The festival kicks off February 1 with a free screening of Your Name (2016), an anime feature with gorgeous imagery and deep emotional resonance that quickly became one of the most popular films of all time in Japan. The 7:30 pm screening will be preceded by a celebration in the MFA’s Linde Family Wing for Contemporary Art, starting at 6 pm and featuring live music by DJ Ian Condry, art-making activities and Japanese candies and confections at Taste Café. Free tickets for the event can be reserved starting at 10 am on January 30 and will grant attendees free admission to Takashi Murakami: Lineage of Eccentrics before and after the film screening. This Japanese Program at the MFA is generously supported by a 10-year partnership with UNIQLO USA.


With the exception of the opening night screening of Your Name on February 1, tickets for BFFJ films are $9 for MFA members and $11 for nonmembers, and will be available starting January 18. Showtimes will be published on on January 11. 

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On the Fringe: Indie Film in the 90s

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The late 80s and early 90s brought explosive change to the world of American independent film. New video technology meant that suddenly anyone could be a filmmaker, resulting in innovative micro-budget masterpieces like Kids, Clerks, and El Mariachi. Major movie studios got hip to the indie craze, producing Hollywood movies that borrowed elements from low budget art films (American Beauty) and buying up small films to be marketed to mainstream audiences (Welcome to the Dollhouse). This intermingling of Hollywood and “indiewood” has made it difficult to determine what “independent film” even means. Must an indie film have a tiny budget, or is the presence of artistic imagery and social critique enough to qualify? The 2018 reboot of our popular On the Fringe series presents a wide range of films from the 90s that capture the spirit of independent film, each posing the question: what makes a film “independent?”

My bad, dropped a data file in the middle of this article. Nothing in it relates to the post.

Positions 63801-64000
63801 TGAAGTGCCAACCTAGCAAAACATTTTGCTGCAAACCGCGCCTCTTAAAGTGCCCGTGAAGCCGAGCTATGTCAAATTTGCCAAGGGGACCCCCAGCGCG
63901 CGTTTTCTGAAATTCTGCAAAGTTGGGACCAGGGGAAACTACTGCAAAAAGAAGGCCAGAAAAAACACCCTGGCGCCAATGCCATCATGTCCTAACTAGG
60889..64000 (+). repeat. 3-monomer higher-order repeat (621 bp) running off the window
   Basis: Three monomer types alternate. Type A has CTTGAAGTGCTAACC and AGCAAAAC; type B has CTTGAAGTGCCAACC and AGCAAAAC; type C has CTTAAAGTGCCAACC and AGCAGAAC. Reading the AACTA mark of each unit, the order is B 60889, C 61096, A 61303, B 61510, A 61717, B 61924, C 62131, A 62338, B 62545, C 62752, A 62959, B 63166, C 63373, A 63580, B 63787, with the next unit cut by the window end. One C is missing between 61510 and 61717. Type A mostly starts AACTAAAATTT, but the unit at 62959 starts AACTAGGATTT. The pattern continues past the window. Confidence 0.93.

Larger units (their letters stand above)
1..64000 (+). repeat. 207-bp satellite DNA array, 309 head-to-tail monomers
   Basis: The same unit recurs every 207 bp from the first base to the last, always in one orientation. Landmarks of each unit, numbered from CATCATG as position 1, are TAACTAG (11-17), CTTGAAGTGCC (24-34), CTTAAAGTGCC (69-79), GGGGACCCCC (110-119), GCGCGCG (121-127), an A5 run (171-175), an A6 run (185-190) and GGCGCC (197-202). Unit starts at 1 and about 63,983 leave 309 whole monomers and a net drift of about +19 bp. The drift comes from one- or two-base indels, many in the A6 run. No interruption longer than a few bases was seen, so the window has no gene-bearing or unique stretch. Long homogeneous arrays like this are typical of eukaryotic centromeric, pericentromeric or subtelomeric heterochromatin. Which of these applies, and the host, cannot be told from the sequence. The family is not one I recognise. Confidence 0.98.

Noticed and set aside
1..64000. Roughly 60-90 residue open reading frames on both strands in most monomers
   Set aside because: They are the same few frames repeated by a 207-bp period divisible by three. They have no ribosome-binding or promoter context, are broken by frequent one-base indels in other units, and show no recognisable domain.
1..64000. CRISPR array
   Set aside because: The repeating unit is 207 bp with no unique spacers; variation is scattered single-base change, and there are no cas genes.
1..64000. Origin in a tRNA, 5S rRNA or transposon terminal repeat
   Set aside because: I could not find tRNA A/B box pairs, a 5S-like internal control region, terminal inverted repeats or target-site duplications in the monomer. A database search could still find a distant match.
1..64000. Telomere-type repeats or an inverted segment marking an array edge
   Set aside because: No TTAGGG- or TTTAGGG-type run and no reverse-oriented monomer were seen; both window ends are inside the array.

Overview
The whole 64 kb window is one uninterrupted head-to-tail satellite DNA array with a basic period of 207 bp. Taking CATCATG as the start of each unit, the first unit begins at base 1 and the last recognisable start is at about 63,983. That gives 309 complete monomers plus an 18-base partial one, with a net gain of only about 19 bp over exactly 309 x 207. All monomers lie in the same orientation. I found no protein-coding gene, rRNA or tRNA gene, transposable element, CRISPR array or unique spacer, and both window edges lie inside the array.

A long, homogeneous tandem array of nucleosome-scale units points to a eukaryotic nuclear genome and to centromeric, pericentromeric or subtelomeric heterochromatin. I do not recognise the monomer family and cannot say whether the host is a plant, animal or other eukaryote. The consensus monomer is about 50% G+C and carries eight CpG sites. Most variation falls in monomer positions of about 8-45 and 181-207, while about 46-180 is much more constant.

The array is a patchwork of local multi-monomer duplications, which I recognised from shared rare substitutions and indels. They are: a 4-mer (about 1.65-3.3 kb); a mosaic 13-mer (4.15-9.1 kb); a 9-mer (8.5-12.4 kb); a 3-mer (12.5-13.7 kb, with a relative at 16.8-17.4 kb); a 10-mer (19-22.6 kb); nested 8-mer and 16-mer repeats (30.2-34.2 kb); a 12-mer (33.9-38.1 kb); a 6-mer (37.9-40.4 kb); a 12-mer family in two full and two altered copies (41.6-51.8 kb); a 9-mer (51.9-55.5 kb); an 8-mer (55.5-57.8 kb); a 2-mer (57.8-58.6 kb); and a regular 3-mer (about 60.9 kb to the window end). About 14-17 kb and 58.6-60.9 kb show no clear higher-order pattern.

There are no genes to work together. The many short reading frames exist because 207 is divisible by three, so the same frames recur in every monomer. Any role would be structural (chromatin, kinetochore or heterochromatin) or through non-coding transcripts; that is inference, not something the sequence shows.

On the Fringe: Indie Film in the 90s will be at the Museum of Fine Arts January 5, 2018 – December 7, 2018.


Iran is renowned for producing some of the most splendid and cerebral films in the world, but there are few opportunities to see these films in the United States. With this in mind, film curators from the MFA, the Smithsonian Institution’s Freer and Sackler Galleries, and the Museum of Fine Arts, Houston, work together to curate this compelling annual festival offering a range of perspectives by contemporary Iranian filmmakers. This year’s lineup for the The Boston Festival of Films from Iran includes Narges Abyar’s Breath, which is Iran’s entry for Best Foreign Language Film at the Academy Awards, and Ali Soozandeh’s Tehran Taboo, an artfully animated film that tells the interlocking stories of four residents of the Iranian metropolis.





Directed by Abed Abest (2017, 84 min.). Digital.

This innovative thriller from Abed Abest (Fish and Cat) follows three bored young men who decide to pay a visit to an older man they barely know. When their host becomes convinced that his visitors have come to rob him, he turns a gun on them and phones the police. The three friends are taken into custody.